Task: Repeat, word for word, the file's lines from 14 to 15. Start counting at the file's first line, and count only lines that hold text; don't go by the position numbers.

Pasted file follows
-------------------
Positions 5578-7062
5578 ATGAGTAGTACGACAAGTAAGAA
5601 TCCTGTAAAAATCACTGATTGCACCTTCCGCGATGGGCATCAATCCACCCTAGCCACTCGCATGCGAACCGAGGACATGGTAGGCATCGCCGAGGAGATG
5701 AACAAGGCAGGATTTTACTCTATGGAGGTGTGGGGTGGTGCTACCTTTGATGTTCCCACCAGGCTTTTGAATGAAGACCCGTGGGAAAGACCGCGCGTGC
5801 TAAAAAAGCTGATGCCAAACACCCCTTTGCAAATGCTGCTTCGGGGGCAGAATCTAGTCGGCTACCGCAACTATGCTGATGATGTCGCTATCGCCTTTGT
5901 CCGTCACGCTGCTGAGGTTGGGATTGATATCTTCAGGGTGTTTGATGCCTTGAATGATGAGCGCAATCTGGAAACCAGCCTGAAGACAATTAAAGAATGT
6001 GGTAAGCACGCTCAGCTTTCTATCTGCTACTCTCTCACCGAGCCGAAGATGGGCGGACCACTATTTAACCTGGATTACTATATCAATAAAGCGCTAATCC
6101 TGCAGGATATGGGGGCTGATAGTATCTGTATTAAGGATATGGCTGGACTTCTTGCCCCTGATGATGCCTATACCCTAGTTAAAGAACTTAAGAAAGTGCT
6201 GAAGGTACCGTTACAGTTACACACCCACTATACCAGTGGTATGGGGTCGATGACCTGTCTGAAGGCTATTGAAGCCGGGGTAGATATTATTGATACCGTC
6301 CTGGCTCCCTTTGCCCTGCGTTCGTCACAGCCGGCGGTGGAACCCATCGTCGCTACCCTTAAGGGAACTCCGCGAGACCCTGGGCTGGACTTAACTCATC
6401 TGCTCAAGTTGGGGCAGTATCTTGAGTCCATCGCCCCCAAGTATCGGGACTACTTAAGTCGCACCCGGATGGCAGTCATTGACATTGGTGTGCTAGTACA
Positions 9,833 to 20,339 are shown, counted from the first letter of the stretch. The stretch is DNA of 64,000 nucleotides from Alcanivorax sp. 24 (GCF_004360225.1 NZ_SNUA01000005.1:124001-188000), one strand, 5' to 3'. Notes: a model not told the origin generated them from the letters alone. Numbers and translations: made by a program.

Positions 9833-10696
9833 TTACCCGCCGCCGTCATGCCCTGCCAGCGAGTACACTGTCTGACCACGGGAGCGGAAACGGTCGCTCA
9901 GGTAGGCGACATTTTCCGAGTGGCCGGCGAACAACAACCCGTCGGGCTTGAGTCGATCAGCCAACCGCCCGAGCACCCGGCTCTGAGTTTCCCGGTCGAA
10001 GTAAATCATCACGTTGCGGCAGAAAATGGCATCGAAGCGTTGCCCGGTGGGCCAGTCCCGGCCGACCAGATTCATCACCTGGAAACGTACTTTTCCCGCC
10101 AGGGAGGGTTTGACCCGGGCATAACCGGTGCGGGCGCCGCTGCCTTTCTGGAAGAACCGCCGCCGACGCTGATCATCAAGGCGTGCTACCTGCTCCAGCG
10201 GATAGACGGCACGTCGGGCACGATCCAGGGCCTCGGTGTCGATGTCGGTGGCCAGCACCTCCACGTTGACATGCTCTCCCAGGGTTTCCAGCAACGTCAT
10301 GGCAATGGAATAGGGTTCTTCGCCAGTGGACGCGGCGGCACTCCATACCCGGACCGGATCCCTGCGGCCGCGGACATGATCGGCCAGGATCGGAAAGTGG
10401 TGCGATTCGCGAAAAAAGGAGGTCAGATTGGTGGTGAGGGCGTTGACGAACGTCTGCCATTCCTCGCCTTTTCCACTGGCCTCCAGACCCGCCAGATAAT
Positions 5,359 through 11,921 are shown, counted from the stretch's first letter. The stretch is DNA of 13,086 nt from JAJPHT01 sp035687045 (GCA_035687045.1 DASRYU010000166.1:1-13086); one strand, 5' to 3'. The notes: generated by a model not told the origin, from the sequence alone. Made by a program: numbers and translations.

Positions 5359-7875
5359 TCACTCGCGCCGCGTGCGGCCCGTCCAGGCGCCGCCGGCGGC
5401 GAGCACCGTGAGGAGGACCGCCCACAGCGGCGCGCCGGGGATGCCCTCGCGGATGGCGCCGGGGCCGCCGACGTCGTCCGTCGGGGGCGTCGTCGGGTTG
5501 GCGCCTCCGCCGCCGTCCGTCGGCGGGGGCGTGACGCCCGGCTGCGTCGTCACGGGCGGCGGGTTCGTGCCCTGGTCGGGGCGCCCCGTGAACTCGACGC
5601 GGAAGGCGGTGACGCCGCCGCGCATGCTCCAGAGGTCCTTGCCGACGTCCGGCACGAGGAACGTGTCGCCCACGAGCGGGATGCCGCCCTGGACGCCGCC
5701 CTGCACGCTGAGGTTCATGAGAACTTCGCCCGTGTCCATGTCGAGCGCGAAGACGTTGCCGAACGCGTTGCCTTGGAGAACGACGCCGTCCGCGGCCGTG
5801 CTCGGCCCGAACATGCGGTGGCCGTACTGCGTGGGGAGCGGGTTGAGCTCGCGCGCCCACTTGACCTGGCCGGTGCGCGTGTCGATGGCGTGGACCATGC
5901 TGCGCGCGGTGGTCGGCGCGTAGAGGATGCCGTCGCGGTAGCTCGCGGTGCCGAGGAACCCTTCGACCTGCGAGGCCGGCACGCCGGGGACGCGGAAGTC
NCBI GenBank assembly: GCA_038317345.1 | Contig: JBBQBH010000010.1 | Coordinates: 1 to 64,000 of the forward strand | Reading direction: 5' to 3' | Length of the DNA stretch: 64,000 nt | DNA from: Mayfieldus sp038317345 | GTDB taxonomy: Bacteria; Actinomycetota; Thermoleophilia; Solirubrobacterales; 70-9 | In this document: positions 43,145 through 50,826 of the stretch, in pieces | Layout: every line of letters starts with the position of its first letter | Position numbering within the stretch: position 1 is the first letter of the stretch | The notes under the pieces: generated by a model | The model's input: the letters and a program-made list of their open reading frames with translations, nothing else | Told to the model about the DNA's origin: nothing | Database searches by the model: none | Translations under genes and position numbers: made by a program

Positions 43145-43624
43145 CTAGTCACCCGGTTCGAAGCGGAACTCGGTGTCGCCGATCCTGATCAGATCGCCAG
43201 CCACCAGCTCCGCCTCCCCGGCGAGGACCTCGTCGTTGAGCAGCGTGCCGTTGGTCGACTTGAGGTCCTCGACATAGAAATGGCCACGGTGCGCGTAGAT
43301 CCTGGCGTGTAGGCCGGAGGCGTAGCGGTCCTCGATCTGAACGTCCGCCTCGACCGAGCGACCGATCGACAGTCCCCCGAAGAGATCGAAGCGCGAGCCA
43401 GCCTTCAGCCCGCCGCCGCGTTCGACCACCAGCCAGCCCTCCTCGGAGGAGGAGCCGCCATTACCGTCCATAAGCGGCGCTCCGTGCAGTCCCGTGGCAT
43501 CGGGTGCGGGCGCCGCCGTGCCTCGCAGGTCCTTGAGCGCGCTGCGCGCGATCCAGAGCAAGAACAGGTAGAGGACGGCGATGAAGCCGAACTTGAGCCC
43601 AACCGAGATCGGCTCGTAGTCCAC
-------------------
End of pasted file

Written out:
9833 TTACCCGCCGCCGTCATGCCCTGCCAGCGAGTACACTGTCTGACCACGGGAGCGGAAACGGTCGCTCA
9901 GGTAGGCGACATTTTCCGAGTGGCCGGCGAACAACAACCCGTCGGGCTTGAGTCGATCAGCCAACCGCCCGAGCACCCGGCTCTGAGTTTCCCGGTCGAA